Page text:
A priceless lost treasure is due to be lifted from the bottom of the sea. Having spent over two centuries underwater off the shores of Finland, the ship “Frau Maria” along with its priceless cargo is due to be lifted from its resting place on the bottom of the Baltic Sea.
The Russian imperial riches are said to be the most important underwater discovery ever, presenting unprecedented historical and monetary value. Now the question stands of who will reap the benefits. Russia, Finland and The Netherlands all claim that the bounty should be theirs.
Its history is like an adventure novel. In 1771, the Russian Empress Catherine the Great ordered an extensive collection of art for her newly-founded Hermitage museum in St. Petersburg. The Empress was fastidious in her choices and paid for them generously, yet she never saw the result of her efforts. Leaving Amsterdam, the ship encountered a storm, ran aground and sank near what is now Finland. The crew was saved, unlike the masterpieces, which were left in the vessel’s storage. Only in 1999 did Finnish divers come across the ship.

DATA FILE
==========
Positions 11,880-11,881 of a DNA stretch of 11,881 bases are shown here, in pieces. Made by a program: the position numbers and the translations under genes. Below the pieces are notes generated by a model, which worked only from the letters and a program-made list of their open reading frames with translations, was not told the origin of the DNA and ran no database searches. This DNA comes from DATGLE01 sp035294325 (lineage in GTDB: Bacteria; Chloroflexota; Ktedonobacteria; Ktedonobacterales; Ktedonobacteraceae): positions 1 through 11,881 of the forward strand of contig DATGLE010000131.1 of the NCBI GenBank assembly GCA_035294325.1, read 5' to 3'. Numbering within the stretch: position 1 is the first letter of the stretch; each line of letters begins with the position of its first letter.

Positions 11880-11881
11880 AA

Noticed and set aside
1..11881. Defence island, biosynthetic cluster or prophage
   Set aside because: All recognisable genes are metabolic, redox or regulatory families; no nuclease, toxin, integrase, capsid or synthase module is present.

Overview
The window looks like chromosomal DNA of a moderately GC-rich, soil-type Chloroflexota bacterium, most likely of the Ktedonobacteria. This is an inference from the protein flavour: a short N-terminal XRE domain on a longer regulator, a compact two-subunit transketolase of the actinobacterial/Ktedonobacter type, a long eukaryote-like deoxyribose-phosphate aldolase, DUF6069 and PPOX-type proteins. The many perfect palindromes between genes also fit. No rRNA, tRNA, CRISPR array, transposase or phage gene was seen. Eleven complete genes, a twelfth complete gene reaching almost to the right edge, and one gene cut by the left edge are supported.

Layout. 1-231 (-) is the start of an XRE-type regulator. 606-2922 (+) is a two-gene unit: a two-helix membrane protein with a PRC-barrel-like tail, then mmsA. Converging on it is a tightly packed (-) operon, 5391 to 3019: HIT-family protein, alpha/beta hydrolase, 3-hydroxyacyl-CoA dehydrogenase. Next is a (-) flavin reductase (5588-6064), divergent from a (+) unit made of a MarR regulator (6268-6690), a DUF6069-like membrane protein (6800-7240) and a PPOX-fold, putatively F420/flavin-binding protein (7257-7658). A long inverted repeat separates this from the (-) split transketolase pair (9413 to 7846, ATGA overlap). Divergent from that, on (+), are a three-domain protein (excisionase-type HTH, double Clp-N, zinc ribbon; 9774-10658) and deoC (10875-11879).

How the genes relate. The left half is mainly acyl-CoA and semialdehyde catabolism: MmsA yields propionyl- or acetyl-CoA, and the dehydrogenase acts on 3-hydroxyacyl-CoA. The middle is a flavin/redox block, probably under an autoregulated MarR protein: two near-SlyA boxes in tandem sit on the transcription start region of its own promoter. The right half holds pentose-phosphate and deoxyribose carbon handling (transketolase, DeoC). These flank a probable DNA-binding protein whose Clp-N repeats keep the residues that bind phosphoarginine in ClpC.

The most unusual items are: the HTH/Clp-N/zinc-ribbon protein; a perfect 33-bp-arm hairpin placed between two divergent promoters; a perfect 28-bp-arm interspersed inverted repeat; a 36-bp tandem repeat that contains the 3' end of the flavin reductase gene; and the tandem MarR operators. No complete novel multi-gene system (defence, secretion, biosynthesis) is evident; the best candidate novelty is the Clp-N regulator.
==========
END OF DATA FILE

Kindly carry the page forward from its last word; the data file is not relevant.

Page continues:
According to records, 27 paintings were onboard the ship, including previously unseen works by Rembrandt, van Goyen and other Dutch painters of the period. Experts say that the paintings were not severely harmed after spending all those years underwater. Before shipment, the canvases were put into lead containers with wax poured over the openings. In addition to the paintings, Frau Maria dragged away dozens of bronze sculptures, hundreds of porcelain objects as well as countless gold and silver coins. Art lovers around the world consider the collection to be priceless, while antiquarians give it the tag of 500 million to 1 billion euros.